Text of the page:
PDF features

A series of questions arose during the ‘Do you need to submit an electronic thesis?’ session earlier this week about the features of the PDF version of your electronic thesis, or indeed any other PDF document uploaded to PURE (Lancaster University’s Research Information System).

Does my PDF need to be machine readable? Yes! If you are creating your PDF from a word processor like Microsoft Word then it will be machine readable. This will be more useful to readers as they can search within the text of the thesis. The exception would be for older documents where the digital version is no longer available, so the PDF is generated from a print copy (i.e. is a scanned image).

Should I apply security features in my PDF? No. There are features in Adobe Acrobat to apply security or Digital Rights Management features to your PDF document. When submitting the PDF version of your thesis please don’t apply these features as it would cause problems for future readers of your work. You can trust us to apply any agreed embargo or restriction on your behalf.

Will Google index my electronic thesis? Yes. Once your electronic thesis is uploaded, Google and other search engines can index the information about your thesis (metadata) through Pure portal and ePrints (Lancaster University’s Respository). If your thesis is restricted or embargoed only the metadata will show. That way readers still know that your research exists.

Voluntary submission of your eThesis

During the ‘Do you need to submit an electronic thesis?’ session there were some questions about voluntary submission, and which part of the procedure apply. If you started your research degree after October 2011 you are required to submit an electronic copy of your thesis. The Electronic thesis guide gives you comprehensive instructions and information about the process.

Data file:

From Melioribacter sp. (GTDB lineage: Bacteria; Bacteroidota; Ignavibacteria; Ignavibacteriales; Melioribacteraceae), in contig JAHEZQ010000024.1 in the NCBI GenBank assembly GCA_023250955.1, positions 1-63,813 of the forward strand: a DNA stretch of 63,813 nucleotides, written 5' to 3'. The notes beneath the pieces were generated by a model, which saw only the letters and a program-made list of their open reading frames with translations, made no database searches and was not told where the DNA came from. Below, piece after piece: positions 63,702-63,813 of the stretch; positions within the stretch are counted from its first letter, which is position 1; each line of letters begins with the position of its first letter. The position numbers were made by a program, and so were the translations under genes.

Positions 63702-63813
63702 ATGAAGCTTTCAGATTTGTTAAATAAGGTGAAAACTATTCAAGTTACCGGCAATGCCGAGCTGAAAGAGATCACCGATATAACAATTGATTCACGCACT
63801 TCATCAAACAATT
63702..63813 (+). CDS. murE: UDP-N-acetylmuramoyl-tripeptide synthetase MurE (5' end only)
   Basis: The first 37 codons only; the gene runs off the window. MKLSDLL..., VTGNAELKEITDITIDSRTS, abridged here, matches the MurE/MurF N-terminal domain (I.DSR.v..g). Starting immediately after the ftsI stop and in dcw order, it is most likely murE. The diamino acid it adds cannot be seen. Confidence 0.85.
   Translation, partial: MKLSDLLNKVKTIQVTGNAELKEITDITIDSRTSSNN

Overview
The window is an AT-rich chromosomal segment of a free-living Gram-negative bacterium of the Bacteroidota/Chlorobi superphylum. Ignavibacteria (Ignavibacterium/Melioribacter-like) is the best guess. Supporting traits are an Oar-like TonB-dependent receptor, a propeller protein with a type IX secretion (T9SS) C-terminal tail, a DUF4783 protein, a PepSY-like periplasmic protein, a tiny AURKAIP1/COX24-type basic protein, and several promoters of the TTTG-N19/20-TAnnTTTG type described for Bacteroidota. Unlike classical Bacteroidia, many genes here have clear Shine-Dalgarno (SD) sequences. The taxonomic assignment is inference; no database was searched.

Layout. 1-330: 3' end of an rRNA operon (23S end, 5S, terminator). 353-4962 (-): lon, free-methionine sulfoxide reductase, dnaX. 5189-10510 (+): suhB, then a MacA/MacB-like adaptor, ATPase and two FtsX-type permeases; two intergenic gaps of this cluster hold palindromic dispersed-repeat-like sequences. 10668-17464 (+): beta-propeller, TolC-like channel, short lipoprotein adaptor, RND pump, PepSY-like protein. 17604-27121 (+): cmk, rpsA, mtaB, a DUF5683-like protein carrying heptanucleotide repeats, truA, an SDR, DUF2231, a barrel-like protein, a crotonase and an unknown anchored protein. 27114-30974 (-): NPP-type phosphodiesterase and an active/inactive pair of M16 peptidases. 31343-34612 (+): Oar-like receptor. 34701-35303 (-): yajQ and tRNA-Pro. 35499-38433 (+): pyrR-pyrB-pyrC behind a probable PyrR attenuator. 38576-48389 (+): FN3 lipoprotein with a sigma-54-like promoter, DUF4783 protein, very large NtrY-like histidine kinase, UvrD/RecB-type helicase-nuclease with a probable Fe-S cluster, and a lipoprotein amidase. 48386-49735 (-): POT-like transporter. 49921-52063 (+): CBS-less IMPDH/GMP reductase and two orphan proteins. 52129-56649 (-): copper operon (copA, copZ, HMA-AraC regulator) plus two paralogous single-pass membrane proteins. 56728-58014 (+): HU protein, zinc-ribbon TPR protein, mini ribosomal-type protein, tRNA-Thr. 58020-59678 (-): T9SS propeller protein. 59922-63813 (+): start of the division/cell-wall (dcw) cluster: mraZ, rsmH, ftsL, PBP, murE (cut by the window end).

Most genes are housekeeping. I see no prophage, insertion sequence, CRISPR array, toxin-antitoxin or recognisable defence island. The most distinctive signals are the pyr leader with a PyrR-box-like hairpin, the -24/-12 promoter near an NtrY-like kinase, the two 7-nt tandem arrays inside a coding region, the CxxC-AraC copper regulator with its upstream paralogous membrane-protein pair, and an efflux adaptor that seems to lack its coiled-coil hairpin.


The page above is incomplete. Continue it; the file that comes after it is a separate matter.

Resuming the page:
If you wish to deposit your thesis voluntarily you will need to:

  • Ensure that you have made best efforts to seek permission to include any third party copyright material in the electronic version of your thesis. If you have been unable to gain all necessary permissions, decide if you want to make an edited version publicly available.
  • Complete the Thesis Deposit form (Other Users) which is available on the Deposit page of the guide, and send it to Annette Lawrence, Thesis Office, The Library, Lancaster Unversity, Bailrigg, Lancaster, LA1 4YH
  • Convert the final version of your thesis to a single PDF file
  • Ensure that your file is named according to the format yearnamedegree.pdf (e.g. 2007smithphd.pdf)
  • Contact us at eprints@lancaster.ac.uk for details and guidance on sending the electronic version of your thesis for upload.

First series of Research Bites have started

The first six sessions in the Research Bites programme are now being delivered throughout July.

We’ve already delivered ‘Do you need to submit an electronic thesis?’ and ‘Impact factors and all that’ and will be using this blog to provide answers to questions raised during the sessions.

These sessions are all bring held in Bowland North SR 25 at 12pm.

Coming up next:

What about Patents? Thursday 17th July 2014
Learn about the unique nature of patents and how to find them.

What you need to know about Open Access Thursday 24th July 2014
Learn why Open Access is important and how the Library can support you through it.

Social media – tools and tips for researchers Friday 25th July 2014
Get an introduction to how social media can work for you as a researcher.

Open session Q&A Thursday 31st July 2014
We’ll aim to help you get past your research barriers and answer any Library-related questions you have.